OKCPS school board candidates address discipline, budget cuts 

Two candidates, both with classroom experience, vie for a school board seat during a time when Oklahoma City schools face severe state funding cuts and an increase in emergency certified teachers and usher in new discipline policies.

Oklahoma City Public Schools will have a new representative as long-time board member Phil Horning steps down following next month’s election.

The District 3 representative works for residents with both north and south addresses. The district includes Northwest Classen High School, which serves students in the northwest corridor of the city, and southside Adams Elementary School, where a majority of students are of Hispanic ethnicity.

click to enlarge Carrie Coppernoll Jacobs (Mark Hancock)
  • Mark Hancock
  • Carrie Coppernoll Jacobs

Community support

“The budget cuts are going to be crippling,” said Carrie Coppernoll Jacobs, a marketing specialist for BigWing Interactive and a former journalism teacher at Putnam City North High School. “The community has to fill in those gaps or it will be a lost generation. This is the time. I think the city’s ready because there is so much civic pride. The district needs to go out and ask for it.”

Jacobs began her career as an education reporter and visited countless classrooms in OKC. She believes the district is fortunate in staffing with many exceptional principals and teachers. However, she said one of the district’s challenges is community support. If elected, she will encourage community partnerships, which would strengthen tutoring and leadership programs and bring more local businesses into neighborhood schools.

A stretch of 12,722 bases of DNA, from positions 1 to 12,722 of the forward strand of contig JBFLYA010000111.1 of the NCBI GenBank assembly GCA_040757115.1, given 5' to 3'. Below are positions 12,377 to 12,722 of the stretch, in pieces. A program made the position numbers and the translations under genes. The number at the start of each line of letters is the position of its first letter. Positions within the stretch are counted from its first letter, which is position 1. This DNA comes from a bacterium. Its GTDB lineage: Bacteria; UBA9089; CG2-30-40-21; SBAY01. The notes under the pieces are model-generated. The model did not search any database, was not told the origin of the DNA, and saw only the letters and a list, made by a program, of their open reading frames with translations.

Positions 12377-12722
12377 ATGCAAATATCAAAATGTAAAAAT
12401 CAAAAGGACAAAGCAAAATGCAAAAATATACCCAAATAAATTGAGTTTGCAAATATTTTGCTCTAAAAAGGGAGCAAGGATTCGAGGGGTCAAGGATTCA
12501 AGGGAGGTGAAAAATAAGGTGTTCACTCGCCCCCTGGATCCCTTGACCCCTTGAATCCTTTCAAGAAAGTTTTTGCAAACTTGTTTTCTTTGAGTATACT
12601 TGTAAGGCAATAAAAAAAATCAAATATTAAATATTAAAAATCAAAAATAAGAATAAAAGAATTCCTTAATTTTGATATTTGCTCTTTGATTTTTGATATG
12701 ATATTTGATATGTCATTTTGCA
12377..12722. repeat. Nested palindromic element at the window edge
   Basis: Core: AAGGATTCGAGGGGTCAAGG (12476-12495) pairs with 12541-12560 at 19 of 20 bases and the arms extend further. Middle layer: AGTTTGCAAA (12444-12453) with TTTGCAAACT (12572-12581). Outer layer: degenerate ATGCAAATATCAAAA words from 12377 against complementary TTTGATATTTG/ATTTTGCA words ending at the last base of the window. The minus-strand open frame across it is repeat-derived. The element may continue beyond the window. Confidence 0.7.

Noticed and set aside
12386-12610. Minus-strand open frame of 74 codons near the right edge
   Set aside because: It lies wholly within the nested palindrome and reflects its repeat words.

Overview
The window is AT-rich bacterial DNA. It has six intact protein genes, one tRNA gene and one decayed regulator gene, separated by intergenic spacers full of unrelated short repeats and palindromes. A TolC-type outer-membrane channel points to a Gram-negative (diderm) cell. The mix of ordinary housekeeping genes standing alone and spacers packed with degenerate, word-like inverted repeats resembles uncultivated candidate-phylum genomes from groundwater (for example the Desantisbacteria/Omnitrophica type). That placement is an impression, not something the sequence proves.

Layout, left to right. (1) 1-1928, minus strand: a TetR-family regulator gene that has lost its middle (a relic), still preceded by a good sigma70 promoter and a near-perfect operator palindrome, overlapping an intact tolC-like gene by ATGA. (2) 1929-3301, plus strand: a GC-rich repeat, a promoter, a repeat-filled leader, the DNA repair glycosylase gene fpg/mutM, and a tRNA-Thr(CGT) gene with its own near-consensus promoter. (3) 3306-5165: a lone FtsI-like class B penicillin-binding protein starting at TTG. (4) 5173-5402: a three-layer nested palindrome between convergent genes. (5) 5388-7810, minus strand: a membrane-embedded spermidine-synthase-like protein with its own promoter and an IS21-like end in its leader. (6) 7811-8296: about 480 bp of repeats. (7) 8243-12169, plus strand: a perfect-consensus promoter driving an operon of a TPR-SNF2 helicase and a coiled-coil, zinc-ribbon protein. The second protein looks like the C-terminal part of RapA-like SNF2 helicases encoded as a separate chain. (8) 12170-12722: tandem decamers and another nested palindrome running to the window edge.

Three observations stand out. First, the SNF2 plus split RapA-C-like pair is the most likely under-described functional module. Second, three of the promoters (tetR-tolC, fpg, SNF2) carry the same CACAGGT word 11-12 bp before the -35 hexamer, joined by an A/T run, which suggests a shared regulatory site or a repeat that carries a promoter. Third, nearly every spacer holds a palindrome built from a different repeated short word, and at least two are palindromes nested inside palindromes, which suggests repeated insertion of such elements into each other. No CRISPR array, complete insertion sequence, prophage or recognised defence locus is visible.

Adam Zodrow spent 11 years as an educator in Oklahoma schools. For four years, he taught English at the middle school level. Next, he served as an English curriculum specialist and alternative education mentor for the K20 Center for Educational and Community Renewal at the University of Oklahoma. At Yukon Public Schools, he worked at the administrative level as the professional development coordinator and director of STEM and gifted education. When Jon Rex Charter Elementary School opened downtown, he went to work as a master teacher over STEM and tech integration. Currently, Zodrow is a consultant for Catapult Learning and is a content strategist for Traction Marketing.

His two young sons, who will attend Kaiser Elementary School in the coming years, serve as his motivation. He views the school board as one of the district’s strengths and would continue the progress achieved as a member.

Zodrow cited a number of instances in which the school board worked with the community to improve education, such as MAPS for Kids, initiatives with charter schools and the Oklahoma City Public Schools Compact. This month, the school board approved the compact, which calls for collaboration with the Greater Oklahoma City Chamber, United Way of Central Oklahoma, The Foundation for Oklahoma City Public Schools and the City of Oklahoma City.